Chicken Lettuce Cups

This week, my post was going to be ... a glass of wine. How to open it, pour it, and drink it.

And then I remembered, most people reading this already know how to do that. And do it well.  So I decided not to waste your or my time.

I've been to an Urgent Care or doctor's office 6 times in the last two weeks with one or both kids. So I've gotten VERY good at opening and drinking wine. I thought I could share my expertise, but again, unnecessary.

Lay it all out there
Lay it all out there

Lately, I've noticed a common theme among friends regarding the kitchen, cooking, hosting, prepping, serving. More often than not, folks are genuinely scared of cooking. I think more appropriately stated, they're scared of failing at cooking. The stakes are high when you make the decision to invite people over and serve them, or whip up dinner for your best friend, or even to spend the afternoon recipe-testing on your own. It can be expensive, it's definitely time consuming, and it will absolutely destroy a clean kitchen. Unless you're Type A or have a live-in housekeeper.

Red Onion or Shallots - your choice
Red Onion or Shallots - your choice

And then I started thinking about this blog and our input and impact. Truthfully, I should make all of my pictures look as terrible as my kitchen looks while cooking up these recipes before, during and after. Clearly these are staged food photos to help you understand the process, break down the ingredients, see how I chopped, minced, or diced etc. But am I giving off the wrong impression? Am I making it too staged, too set up, too perfect? (which is kind of a joke anyway, as I'm no photographer)

It's anything less than perfect. It's a process. And it's really not scary.


So, new mission. Make cooking less scary. For instance, this recipe is literally nothing more than adding a few things to a bowl and combining, cutting up some protein and vegetables, and throwing it all in a hot pan. Then spooning it all into a piece of crunchy lettuce. That's it.  Not. So. Scary.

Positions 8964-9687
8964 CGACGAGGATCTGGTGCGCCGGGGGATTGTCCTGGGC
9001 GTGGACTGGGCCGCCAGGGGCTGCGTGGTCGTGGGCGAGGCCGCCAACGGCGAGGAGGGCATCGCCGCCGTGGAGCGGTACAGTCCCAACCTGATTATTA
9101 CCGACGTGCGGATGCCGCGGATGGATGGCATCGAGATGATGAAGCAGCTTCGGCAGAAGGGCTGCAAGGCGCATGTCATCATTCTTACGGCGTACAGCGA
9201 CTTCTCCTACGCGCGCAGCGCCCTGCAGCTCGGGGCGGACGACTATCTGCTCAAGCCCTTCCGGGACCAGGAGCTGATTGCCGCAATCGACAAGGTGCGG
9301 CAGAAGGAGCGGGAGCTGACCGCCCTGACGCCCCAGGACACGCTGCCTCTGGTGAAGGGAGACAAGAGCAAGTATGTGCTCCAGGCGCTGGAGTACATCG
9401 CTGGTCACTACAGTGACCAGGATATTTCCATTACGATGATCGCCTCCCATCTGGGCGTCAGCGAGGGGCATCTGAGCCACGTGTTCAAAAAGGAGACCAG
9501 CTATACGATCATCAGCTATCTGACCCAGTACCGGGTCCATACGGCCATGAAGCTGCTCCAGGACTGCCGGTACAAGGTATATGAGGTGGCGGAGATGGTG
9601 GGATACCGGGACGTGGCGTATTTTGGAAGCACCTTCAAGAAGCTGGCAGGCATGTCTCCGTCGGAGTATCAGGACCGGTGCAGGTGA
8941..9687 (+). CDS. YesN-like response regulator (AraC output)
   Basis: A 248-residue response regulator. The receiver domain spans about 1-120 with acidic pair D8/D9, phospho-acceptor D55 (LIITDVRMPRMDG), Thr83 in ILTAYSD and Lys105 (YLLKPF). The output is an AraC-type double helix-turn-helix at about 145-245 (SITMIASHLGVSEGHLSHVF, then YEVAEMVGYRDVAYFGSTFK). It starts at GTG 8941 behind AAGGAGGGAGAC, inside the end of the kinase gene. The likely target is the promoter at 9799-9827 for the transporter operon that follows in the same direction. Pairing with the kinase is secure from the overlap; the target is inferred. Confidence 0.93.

Get it all in a pan. Watch it work for you.
Get it all in a pan. Watch it work for you.

There's so much that fills me with fear.

Bringing up two little ones in a world that's getting hotter and heavier with time? Anxiety inducing. Driving through a canyon in the rain at night, alone? Terrifying.

But cooking? Especially home cooking? Nah. I'm not trying to be Anthony Bourdain, Nigella, Bobby... I won't pretend I belong in a professional kitchen.

But I try every day. And if you can afford the time and groceries, you should try as often as you can as well. Even if it fails, who knows? You might enjoy it!

Chicken Lettuce Cups

stolen from Epicurious


  • 2 tablespoons light soy sauce
  • 1 tablespoon hoisin sauce
  • 2 tablespoons clear rice vinegar
  • 1/2 teaspoon salt
  • 1/2 teaspoon sugar
  • 3 tablespoons vegetable oil
  • 2 cloves garlic, minced
  • 2 teaspoons fresh ginger, minced  
  • 1/3 cup red onion,minced
  • 1 cup chopped button mushrooms
  • 1/2 cup water chestnuts, minced
  • 1 pound boneless, skinless chicken breasts, minced
  • 8 to 10 inner leaves iceberg or butter lettuce
  • Handful of fresh cilantro leaves, coarsely chopped


Combine the soy sauce, hoisin sauce, rice vinegar, salt, and sugar in a small bowl and mix together until the sugar dissolves.

Heat 1 tablespoon of the oil in a wok or deep pan over high heat. Stir-fry the garlic and ginger for 20-30 seconds. Add the onion, mushrooms, and water chestnuts and stir-fry for 2-3 minutes. Remove the contents of the wok.

Heat the remaining 2 tablespoons of oil in the wok. Swish the oil around, add the chicken, and brown for 2 minutes, or until no longer pink. Add the cooked vegetable mixture back to the wok, decrease the heat, and stir in the sauce mixture. Stir for 1 minute, or until the sauce is heated and the chicken is cooked through.

Spoon the filling in equal amounts into the lettuce cups. Top each lettuce cup with cilantro and sprinkle with chopped cashews. Serve warm.